The aim of this study was the following: (1) correlate anatomical scar data including total LA scar percentage, total PVA scar percentage and number of complete scarred PVA following initial and repeat AF ablation procedures; (2) correlate DE-MRI scar lesions at following AF ablation with regions of low-voltage tissue obtained using electroanatomical (EA) mapping during repeat procedure; (2) examine the ability to identify regions of interrupted ablation-lesion sets that could be targeted and closed during repeat ablation.
Between October 2006 and April 2008, 235 patients presented to the University of Utah for catheter ablation of AF. Of theses patients 144 received an interpretable DE-MRI scan three months following ablation. Twenty-four patients with AF recurrence elected to undergo repeat ablation procedures. Eighteen of these patients met the following criteria: (1) quality DE-MRI 3 months following the initial procedure (2) quality DE-MRI 3 months following the repeat procedure and (3) six month follow-up after the second ablation procedure. Six patients were excluded from our study for the following reasons: 3 were ineligible for MRI and received CT scans; 2 patients had poor quality DE-MRI scan after the first procedure; 1 patient had a poor quality DE-MRI scan after the second procedure. Of the 18 patients, 13 had quality EA maps (defined as >100 points). Table 1 lists the clinical characteristics of the 144 patients included.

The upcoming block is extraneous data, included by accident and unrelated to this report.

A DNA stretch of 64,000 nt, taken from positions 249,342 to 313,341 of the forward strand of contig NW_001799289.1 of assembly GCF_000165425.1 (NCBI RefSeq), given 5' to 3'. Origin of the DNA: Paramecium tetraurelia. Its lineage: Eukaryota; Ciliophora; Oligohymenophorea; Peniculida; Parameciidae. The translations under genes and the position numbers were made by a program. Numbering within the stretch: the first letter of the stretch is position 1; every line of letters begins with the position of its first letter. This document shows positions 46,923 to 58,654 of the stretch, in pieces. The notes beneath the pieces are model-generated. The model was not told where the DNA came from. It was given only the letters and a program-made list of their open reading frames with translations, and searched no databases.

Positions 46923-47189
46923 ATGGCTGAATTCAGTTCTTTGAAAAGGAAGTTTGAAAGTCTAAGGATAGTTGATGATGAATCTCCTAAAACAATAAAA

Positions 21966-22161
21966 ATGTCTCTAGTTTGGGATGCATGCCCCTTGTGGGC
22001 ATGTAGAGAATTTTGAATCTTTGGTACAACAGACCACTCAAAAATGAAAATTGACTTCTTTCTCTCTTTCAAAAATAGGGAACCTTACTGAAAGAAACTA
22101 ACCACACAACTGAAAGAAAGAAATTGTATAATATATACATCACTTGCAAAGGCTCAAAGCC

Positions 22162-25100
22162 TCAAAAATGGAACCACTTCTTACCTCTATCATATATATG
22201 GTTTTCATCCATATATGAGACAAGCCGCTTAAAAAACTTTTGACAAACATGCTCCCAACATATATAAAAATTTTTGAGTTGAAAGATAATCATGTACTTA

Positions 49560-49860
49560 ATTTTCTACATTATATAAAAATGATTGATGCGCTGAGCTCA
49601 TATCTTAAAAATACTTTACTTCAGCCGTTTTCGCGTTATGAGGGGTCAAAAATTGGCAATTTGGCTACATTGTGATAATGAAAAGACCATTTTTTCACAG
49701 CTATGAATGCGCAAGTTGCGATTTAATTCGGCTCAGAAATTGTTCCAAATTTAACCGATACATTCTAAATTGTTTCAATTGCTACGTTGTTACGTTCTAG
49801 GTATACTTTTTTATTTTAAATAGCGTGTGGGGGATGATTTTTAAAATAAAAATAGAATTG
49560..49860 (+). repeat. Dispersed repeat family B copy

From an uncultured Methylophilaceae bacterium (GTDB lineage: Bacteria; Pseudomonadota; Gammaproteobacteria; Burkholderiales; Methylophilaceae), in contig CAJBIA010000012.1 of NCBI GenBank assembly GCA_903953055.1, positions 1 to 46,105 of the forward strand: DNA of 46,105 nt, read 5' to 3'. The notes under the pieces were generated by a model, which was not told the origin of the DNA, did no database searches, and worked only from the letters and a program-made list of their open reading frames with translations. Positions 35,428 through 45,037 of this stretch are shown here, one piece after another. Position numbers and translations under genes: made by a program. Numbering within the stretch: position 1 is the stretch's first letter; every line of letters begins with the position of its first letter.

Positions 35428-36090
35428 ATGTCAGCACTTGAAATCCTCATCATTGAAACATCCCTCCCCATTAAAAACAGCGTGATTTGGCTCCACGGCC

The methods for PVAI with posterior wall and septal debulking under intracardiac echocardiogram (ICE) guidance have been described previously.5 The technique is briefly summarized below. After venous access was obtained, a 14-pole coronary sinus catheter was placed into the coronary sinus via the right internal jugular access (TZ Medical Inc., Portland, OR, or Bard EP, Lowell, MA) for use as a mapping reference. A phased-array ultrasound catheter was positioned in the mid-right atrium (Siemens AG Inc., Malvern, PA, USA) and used to guide a double transseptal puncture, through which was placed a 10-pole circular mapping catheter (Biosense Webster Inc) and a 3.5-mm Thermocool irrigated tip ablation catheter (Biosense Webster Inc). Using fluoroscopy and electroanatomic mapping (CARTOMERGE, Biosense-Webster, Inc.) for catheter navigation, intracardiac potentials in the PV antra, the posterior wall and septum were mapped during sinus rhythm or AF and were targeted for ablation. Circular mapping-guided RF delivery was performed, using circular mapping electrogram artifacts to confirm ablation catheter tip location relative to the substrate of interest. Lesions were delivered using 50 W with a 50°C temperature limit, for a duration of 10 seconds (maximum 15 seconds), with the endpoint being abolition of local electrograms. When all targets had been ablated, the entire region was re-surveyed for any return of electrical activity and any such regions were retreated. In addition, entry block in all four pulmonary veins was confirmed with the circular mapping catheter after debulking was accomplished. At the end of all re-do procedures 15 mcg/min of Isopretrenol in addition to burst atrial pacing at 200 ms was performed to rule out initiation of AF or atrial flutter.